Orbital hybridization refers to the combination and fusion of atomic orbitals of the atom inside a molecule to form hybrid orbitals.

In ClF5, we have five single bond formations between Cl and each F atom.

Single bond refers to sigma pair whereas double bond refers to one sigma pair and one pi pair. The electronic configuration of Cl: 1s2 2s2 2p6 3s2 3p5.

ClF5 hybridization

Steric Number is a term used in chemistry which is said to be the sum of the number of sigma bonds surrounding the central atom and the number of lone pairs of electrons on that atom.

Steric number = Number of atoms bonded to central atom inside a molecule + Number of lone pair of electrons attached to the central atom

steric number = 5 + 1 = 6.

Accordingly, the hybridization of Cl in ClF5 is sp3d2.


ClF5 Polarity

ClF5 Polarity

In a bond, when two atomic elements have a considerable difference in their electronegativity values (more than 0.4-0.5), it results in an electric dipole moment. The bond then is known as a polar bond. However, when the difference is not significant enough, the bond is called non-polar.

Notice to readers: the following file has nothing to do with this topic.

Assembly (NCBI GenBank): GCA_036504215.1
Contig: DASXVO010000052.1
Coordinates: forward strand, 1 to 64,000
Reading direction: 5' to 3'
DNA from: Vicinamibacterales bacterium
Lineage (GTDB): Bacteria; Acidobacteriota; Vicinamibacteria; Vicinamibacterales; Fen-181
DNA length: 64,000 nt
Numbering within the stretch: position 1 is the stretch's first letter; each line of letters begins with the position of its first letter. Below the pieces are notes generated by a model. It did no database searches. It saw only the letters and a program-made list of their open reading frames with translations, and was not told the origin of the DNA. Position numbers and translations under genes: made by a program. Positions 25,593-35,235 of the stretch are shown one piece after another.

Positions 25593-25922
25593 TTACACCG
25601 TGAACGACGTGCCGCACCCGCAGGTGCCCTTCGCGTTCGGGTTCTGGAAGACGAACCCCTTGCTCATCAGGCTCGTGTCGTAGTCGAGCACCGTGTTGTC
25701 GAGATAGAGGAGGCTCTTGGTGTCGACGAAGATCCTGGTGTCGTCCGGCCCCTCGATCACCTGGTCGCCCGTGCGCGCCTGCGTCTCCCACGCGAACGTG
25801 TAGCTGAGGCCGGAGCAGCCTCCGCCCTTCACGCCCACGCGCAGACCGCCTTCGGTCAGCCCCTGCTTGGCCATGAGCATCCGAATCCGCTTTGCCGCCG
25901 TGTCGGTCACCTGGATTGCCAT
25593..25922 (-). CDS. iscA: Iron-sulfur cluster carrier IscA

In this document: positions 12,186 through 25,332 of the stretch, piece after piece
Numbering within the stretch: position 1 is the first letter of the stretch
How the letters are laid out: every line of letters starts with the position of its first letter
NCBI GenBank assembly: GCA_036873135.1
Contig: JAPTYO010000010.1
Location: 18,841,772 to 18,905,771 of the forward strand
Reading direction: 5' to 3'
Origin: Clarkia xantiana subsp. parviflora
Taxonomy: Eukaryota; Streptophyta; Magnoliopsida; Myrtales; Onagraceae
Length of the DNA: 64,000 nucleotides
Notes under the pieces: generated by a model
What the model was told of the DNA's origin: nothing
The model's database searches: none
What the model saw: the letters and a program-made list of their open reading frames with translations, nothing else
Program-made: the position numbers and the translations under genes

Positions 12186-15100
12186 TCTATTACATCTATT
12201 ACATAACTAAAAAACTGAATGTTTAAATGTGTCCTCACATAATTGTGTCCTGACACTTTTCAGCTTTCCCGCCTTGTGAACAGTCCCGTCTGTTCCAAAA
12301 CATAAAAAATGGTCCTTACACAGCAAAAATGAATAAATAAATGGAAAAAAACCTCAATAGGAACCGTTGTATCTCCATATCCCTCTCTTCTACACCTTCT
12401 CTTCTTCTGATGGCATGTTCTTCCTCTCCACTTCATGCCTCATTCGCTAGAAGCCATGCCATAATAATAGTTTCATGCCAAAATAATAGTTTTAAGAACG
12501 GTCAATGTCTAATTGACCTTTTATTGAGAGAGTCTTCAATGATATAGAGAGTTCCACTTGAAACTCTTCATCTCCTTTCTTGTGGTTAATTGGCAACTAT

As we can understand, the term polarity is therefore related to the charge separation between atoms in a molecule.

We can call a molecule polar if it has polar bonds with one positive and one negative end and the symmetry is not linear therefore the dipoles do not get canceled out.

A molecule having polar bonds however can turn out to be non-polar due to symmetrical charge distribution which results in net-zero dipole, for example, Boron trifluoride (BF3).

Is ClF5 polar or non-polar? Let us look at the Pauling electronegativity chart to find out.

Cl has a value of 3.16 whereas F has a value of 3.98. The difference is around 0.82. Therefore, the Cl-F bonds are polar.

Also, the molecule is asymmetrical due to the presence of a lone pair on Cl. This makes the molecule polar in nature.




In this article on ClF5, we have covered the nature of chemical bonding in detail. We have discussed Lewis Structure diagrams, molecular geometry, Polarity, and hybridization.

Happy learning!